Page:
We are familiar with that power in employer-employee relationships, or when a massive firm extracts concessions from suppliers. But what about when a firm presumes to exercise juridical power, not as a party to a conflict, but the authority deciding it? I worry that such scenarios will become all the more common as massive digital platforms exercise more power over our commercial lives.

My answer focused on the identity and aspirations of major digital firms. They are no longer market participants. Rather, in their fields, they are market makers, able to exert regulatory control over the terms on which others can sell goods and services. Moreover, they aspire to displace more government roles over time, replacing the logic of territorial sovereignty with functional sovereignty. In functional arenas from room-letting to transportation to commerce, persons will be increasingly subject to corporate, rather than democratic, control.


The Digital Environment promises many things including the Internet-of-Things-Sensors and corresponding increases in ‘big data’. It is also enacting platforms of costless coordination - and hence the Internet-of-Actions - building tacit knowledge networks as and when needed. This is a signal of a beyond the gig economy - economy.

Technology Horizons 2017 Research: Toward an Internet of Actions

Ubiquitous networking has transformed cyberspace into a pervasive layer atop our physical reality. Meanwhile, the emerging Internet of Things promises to imbue ambient intelligence into every space and every object, from factories and forests to furniture and food packaging. All the devices around us, and inside us, will be sensors and storytellers, keeping a constant vigil on our world and sharing what they learn with the network. A constant flow of real-time data will enable us to index our physical world with a greater resolution than ever possible. That database will become the backbone of a new kind of human-machine interface: a search engine for reality itself. But to what end?

In the next decade, the web will evolve from an Internet of Information toward an Internet of Actions transforming everything from how we conduct business to our relationship with the material and natural world around us to how we get things done. A simple, spoken language request will trigger a cascade of search and orchestration of digital and physical activities, collaborations between people and algorithms, to anticipate and meet our needs. Our workspaces will sense our presence and dynamically pull information and ambient resources to enhance the ways we collaborate. We’ll buy a new deck for our house online and the network will order the materials, identify and route the best-suited contractors, tightly choreograph the construction, and summon an autonomous truck to deliver the waste to the recycling facility.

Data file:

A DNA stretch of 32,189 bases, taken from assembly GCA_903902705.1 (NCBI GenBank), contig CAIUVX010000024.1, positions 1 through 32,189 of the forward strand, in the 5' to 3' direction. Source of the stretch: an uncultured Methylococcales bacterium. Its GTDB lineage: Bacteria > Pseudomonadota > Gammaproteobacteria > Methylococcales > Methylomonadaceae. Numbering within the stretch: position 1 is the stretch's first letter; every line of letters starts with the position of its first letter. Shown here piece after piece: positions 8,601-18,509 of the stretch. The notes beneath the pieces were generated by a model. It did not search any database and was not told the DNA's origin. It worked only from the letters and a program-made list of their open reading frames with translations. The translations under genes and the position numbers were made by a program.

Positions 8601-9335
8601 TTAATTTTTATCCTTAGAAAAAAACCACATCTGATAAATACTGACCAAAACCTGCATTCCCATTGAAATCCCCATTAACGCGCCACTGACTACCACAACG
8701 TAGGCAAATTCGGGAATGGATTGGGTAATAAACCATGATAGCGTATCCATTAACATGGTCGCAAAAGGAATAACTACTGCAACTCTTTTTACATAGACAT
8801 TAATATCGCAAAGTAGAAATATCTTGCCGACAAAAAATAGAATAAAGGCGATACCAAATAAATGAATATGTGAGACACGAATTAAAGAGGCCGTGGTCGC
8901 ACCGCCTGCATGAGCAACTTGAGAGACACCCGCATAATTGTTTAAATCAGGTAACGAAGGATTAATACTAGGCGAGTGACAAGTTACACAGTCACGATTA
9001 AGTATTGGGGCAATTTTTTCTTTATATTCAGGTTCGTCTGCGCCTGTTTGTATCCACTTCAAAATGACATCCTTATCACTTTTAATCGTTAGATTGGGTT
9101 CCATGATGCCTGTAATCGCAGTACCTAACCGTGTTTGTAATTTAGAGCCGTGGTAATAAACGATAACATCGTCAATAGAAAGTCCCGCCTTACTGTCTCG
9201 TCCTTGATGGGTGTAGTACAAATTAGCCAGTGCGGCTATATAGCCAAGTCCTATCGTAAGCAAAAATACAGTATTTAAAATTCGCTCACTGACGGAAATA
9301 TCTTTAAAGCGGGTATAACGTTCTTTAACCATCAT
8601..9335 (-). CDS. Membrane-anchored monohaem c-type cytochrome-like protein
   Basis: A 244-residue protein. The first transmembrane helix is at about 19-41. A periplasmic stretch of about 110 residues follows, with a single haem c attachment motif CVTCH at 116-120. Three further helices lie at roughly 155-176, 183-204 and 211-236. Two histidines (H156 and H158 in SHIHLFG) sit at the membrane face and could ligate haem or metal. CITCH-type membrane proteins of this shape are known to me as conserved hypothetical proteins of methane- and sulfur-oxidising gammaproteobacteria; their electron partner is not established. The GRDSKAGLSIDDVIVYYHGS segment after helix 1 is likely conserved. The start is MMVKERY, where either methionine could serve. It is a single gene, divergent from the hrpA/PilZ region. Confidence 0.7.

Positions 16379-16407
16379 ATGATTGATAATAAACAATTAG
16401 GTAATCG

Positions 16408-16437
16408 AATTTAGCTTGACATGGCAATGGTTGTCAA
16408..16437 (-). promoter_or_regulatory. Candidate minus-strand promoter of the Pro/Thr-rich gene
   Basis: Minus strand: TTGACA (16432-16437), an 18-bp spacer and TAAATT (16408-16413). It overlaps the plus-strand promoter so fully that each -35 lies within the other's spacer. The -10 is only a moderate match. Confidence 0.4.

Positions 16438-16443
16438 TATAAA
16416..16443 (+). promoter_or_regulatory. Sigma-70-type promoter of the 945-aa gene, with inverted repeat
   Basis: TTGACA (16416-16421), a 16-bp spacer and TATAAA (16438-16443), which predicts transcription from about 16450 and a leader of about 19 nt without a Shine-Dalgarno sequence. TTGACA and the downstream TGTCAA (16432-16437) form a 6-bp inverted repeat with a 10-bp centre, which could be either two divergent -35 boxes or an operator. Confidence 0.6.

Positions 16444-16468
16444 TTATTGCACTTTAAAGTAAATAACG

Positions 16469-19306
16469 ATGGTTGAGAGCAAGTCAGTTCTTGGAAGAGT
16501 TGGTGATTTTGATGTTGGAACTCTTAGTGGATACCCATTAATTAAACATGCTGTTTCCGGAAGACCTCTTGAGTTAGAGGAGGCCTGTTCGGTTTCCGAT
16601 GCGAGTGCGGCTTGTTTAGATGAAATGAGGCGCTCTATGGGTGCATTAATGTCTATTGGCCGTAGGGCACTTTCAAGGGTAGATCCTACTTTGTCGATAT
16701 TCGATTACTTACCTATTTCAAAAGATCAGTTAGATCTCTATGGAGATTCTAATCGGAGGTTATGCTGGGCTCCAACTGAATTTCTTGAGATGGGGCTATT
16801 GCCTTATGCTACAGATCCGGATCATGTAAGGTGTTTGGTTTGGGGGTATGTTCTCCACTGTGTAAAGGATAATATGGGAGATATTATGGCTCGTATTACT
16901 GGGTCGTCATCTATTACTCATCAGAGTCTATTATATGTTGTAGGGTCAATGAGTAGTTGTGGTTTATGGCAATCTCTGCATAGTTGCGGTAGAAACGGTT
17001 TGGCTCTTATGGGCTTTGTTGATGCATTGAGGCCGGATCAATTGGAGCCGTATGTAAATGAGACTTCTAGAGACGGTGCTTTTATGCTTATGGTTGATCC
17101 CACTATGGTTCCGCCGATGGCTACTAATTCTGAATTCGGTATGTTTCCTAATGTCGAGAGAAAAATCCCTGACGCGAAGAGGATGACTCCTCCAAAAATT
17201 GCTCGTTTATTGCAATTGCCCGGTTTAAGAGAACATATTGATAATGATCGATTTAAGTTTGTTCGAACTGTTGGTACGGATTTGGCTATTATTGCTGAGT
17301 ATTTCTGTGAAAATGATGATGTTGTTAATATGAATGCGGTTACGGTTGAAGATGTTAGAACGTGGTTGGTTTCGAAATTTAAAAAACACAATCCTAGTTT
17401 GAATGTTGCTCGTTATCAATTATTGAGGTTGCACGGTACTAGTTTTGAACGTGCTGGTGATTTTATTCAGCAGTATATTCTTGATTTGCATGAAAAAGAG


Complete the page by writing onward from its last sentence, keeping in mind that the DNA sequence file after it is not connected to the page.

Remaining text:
The Internet of Actions will get to know us, mining our digital footprints and understanding our intentions. It will anticipate our needs and behave proactively, offering us its services before we even ask. As we move from the Internet of Information toward an Internet of Actions, we will redefine our relationship with the physical world and the digital intelligence that powers it.


This is a good article providing a brief summary of the state of 23andMe a gene sequencing company (I had my genes done) - of course this is not a full sequencing of the genome. This is worth the view for anyone interested in genetic-based research and is willing to partner with the company.

The Rising Research Profile of 23andMe

An exploration of the genetics of earlobe attachment is just the latest collaborative research project to come out of the personal genetic testing company.
University of Pittsburgh researcher Seth Weinberg first got in touch with personal genetics company 23andMe to talk about data in September, 2015. He and Pittsburgh colleague John Shaffer were studying the genetic factors underlying earlobe attachment—whether that fleshy part at the bottom of the ear hangs loose or is fixed to the side of the head. By a few years ago, they and their collaborators had assembled genetic data from around 10,000 volunteers, and identified six loci in the human genome related to earlobe variation.

During the project, Weinberg recalled a 2010 research paper from 23andMe that had analyzed genetic data from several thousand customers who had consented to be involved in research and had entered information about themselves online. “This paper was about a bunch of different traits,” Weinberg tells The Scientist. “One of them was earlobe attachment.”

Weinberg reached out to see whether 23andMe might be willing to share that paper’s analyses. “They were enthusiastic about wanting to be involved,” Weinberg says. “A month or two into the process, they said, ‘Why don’t we just reanalyze the trait, and then you can update it from all the data we have available?’ It didn’t take us long to look at that option and say, ‘OK!’”

The data that 23andMe had available by then, it turned out, included the genetic details and self-reported earlobe features from nearly 65,000 customers. The paper that resulted from that collaboration, published yesterday (November 30) in the American Journal of Human Genetics, not only replicates the six loci highlighted by the Pittsburg researchers’ original 10,000-person cohort, it contributes another 43.


With the tremendous emphasis on AI that fills the news today - there are other developments which are challenging out ideas of intelligence, mind and awareness. This longish article - is important in expanding our sense of self as an ecology of beings becoming.

The minds of plants

From the memories of flowers to the sociability of trees, the cognitive capacities of our vegetal cousins are all around us